It's a tale that makes you wonder about the good sense--to say nothing of the literary tastes--of Corporate America.
Once upon a time, William C. Byham, a clever but rather ordinary business consultant, enlisted the help of a professional writer and penned a fable for managers on how to "empower" employees. As if by wizardry, the book--Zapp!: The Lightning of Empowerment--became a huge underground bestseller. Indeed, Byham claims more than 1.5 million copies have gone into print since 1989. Written in Dick-and-Jane prose, it's the fictionalized story of how employees can play a more meaningful role in companies if they're empowered to make more decisions.
Now, Byham, chief executive of Pittsburgh-based consultant Development Dimensions International Inc. (DDI), is hoping to zap corporate readers again. The sequel to Zapp!, scheduled to be published on May 5 by Harmony Books, a division of Crown Publishers Inc., is called Heroz: Empower Yourself, Your Coworkers, Your Company. (The "z" after "hero" is supposed to conjure up memories of Zapp!.)
Byham's latest fable is set in the imaginary medieval castle of Lamron. It features heroic knights who defend the kingdom's citizens from fire-breathing dragons by using magic arrows. The arrow producers become dispirited, however, and the citizens begin to flee to other kingdoms that offer better protection and cheaper arrows. Lessons are distilled in memos from the workbench of arrowmaker Art Halegiver. There are also pages from The Zapp Wizard's Spell Book, which boasts a recipe for a "magic brew" to help sell ideas to the boss.
Sound goofy? Heroz won't win any literary awards. Nor is it likely to earn kudos from management gurus--who typically dismiss Zapp! as simplistic. But Byham, 56, who once worked as an industrial psychologist for J.C. Penney Co., doesn't care. He hopes to cast his own spell on managers who will buy the book in bulk for their employees--just as they did Zapp!.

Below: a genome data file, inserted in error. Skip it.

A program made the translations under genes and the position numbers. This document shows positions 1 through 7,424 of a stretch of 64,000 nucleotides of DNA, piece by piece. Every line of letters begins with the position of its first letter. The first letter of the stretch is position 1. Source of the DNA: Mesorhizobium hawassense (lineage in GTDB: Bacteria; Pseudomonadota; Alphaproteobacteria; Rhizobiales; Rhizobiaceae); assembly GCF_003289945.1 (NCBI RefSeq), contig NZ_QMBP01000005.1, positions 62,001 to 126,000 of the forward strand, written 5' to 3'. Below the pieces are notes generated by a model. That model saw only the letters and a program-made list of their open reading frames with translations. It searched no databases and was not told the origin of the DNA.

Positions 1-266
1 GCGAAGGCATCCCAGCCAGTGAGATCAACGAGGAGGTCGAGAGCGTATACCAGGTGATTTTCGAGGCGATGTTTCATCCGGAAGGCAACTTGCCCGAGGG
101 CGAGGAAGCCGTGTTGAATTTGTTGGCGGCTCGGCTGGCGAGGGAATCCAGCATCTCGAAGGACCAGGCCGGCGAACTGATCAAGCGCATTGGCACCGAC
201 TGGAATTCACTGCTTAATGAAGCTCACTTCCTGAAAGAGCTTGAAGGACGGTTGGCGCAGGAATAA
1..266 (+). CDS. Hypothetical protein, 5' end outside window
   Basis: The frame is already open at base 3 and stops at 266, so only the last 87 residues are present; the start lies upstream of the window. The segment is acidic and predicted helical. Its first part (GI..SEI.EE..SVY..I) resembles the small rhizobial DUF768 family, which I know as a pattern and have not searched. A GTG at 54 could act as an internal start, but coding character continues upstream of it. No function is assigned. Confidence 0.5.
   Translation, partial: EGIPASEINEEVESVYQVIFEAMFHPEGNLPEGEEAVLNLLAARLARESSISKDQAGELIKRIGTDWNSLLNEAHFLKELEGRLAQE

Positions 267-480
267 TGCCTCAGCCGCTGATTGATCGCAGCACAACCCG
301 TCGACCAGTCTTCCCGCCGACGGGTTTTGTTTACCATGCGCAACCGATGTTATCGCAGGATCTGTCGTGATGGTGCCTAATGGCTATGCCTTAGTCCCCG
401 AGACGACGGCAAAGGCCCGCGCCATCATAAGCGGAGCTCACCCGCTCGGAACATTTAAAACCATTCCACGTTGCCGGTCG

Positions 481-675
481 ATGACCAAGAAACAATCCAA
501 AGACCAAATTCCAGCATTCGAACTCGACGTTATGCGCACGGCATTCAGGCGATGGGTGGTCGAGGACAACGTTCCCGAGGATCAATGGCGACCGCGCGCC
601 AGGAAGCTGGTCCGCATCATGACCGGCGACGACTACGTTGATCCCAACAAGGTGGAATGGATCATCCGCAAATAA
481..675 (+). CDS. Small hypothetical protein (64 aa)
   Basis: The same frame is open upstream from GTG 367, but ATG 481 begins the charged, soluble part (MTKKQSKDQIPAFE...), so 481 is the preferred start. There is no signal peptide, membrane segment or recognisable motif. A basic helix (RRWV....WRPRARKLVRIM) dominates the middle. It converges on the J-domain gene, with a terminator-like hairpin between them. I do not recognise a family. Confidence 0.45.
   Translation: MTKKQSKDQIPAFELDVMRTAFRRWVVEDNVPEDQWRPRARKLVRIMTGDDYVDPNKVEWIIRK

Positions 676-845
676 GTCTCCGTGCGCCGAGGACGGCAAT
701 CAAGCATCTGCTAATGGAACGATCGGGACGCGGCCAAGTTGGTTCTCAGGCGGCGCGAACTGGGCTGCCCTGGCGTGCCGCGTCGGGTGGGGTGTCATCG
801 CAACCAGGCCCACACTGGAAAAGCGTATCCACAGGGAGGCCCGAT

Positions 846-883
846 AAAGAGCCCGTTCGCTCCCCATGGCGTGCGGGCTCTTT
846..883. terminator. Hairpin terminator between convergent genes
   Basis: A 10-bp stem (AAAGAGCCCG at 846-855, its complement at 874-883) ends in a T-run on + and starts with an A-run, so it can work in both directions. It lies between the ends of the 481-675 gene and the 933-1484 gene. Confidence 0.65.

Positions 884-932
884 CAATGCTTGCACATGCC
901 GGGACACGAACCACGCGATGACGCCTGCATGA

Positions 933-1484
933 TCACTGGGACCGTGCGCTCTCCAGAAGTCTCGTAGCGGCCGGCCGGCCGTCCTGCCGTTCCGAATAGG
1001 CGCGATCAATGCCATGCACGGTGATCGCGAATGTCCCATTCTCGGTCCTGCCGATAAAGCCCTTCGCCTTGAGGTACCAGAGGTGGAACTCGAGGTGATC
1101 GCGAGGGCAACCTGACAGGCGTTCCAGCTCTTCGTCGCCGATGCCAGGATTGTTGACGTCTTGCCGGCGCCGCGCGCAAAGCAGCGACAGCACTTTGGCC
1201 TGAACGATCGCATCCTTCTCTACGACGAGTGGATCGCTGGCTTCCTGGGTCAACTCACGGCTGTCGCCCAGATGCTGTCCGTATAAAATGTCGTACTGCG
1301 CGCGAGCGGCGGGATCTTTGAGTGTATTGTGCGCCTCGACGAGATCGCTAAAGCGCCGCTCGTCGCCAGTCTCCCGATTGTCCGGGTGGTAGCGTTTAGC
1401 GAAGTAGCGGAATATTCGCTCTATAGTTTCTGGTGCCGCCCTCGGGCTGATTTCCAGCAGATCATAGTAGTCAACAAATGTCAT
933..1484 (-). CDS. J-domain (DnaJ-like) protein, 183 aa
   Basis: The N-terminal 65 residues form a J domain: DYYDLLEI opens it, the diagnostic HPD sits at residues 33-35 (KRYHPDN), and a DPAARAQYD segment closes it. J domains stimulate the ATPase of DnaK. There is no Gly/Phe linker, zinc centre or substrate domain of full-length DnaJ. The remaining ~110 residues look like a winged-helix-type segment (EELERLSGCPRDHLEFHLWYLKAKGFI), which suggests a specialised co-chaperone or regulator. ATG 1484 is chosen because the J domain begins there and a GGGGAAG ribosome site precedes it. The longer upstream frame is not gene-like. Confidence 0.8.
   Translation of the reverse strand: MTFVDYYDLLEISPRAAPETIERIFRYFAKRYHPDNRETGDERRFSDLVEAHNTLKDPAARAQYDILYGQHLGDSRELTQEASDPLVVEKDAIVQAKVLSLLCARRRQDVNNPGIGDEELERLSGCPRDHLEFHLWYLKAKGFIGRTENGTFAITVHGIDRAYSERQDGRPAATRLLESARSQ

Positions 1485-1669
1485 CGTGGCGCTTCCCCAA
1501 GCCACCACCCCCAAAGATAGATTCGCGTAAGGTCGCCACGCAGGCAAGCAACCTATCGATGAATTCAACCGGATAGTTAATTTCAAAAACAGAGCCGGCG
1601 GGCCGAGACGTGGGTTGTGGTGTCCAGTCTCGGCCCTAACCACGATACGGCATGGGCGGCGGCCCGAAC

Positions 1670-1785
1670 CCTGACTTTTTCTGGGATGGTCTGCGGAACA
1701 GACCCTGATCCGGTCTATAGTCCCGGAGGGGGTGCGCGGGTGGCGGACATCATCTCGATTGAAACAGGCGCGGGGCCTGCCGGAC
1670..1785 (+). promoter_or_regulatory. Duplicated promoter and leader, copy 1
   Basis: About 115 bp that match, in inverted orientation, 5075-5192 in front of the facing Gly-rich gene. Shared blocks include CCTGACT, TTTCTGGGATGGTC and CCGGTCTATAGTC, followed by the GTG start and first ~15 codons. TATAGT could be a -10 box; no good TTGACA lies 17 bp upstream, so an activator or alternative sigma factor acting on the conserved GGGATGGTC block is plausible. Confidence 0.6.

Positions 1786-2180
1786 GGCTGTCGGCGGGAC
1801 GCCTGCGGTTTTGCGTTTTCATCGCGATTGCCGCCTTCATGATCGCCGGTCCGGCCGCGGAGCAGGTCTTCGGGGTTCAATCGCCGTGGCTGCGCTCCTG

Initially self-published, Zapp! became a hit largely through Byham's promotional efforts. He printed 200,000 copies and gave away 7,000 to clients. Many were sold by direct mail, before the book was commercially published in 1991. In the end, some 500,000 copies were given away free to companies that book him for speeches or hire his company for training seminars.
Nevertheless, Zapp! created unusual fanfare. Byham says IBM bought 40,000 copies. General Electric Co., which gave out Zappometer pads to employees, gobbled up about 30,000. PepsiCo Inc. had its own edition of the book printed in blue for 23,000 of its employees. Waste Management Inc. purchased more than 100 copies of the $895 video version. Other promotional items available from DDI: Zapp! pins, coffee mugs, paperweights, headbands, T-shirts, and even wrapping paper.
Pricey advice. The book's success has made Byham a sought-after business speaker. Last year, he delivered about 100 speeches. His typical fee: $12,000 for a two-hour lecture, or $15,000 for a full day. His consulting firm has also prospered. Byham expects annual revenues to climb by 27%, to $66 million, in the fiscal year that ends on Aug. 31. Says Byham: "I have made millions from the book."
Why has Corporate America embraced Byham's approach? "If you give managers something real thick, they'll just stick it on the shelf," says Thomas A. Parks, a quality coach at AT&t Global Information Systems. Parks uses the 200-page Zapp! as an "icebreaker" in training sessions. Adds Edward E. Lawler, a University of Southern California management professor: "It may trivialize the issue of empowerment, but it's readable."
With Heroz, Byham is seeding the market with 10,000 free copies. His consulting firm's account executives will promote the book with clients, and Byham plans to plug it heavily at upcoming conferences. The early reports aren't half-bad. Having read a quarter of Heroz' 208 pages, Russell D. Robinson, an operations manager at Motorola Inc., is already recommending the book to colleagues. "It's really good," says Robinson, who once staged a "Zapp! Bash" for hundreds of employees at which Zapp! videos were shown on large-screen TVs.
So be forewarned, employees of Corporate America: Like it or not, legions of your bosses--or rather, your coaches, as they're known in Zappese--may soon be plugging Heroz. For Byham, it looks like another happy ending.
TABLE: COMPANIES ZAPPED BY ZAPP! Author Byham's count of Zapp! buyers: copies purchased IBM 40,000 GENERAL ELECTRIC 30,000 DuPont 25,000 PEPSICO 23,000 WAL-MART 10,500 KFC 8,500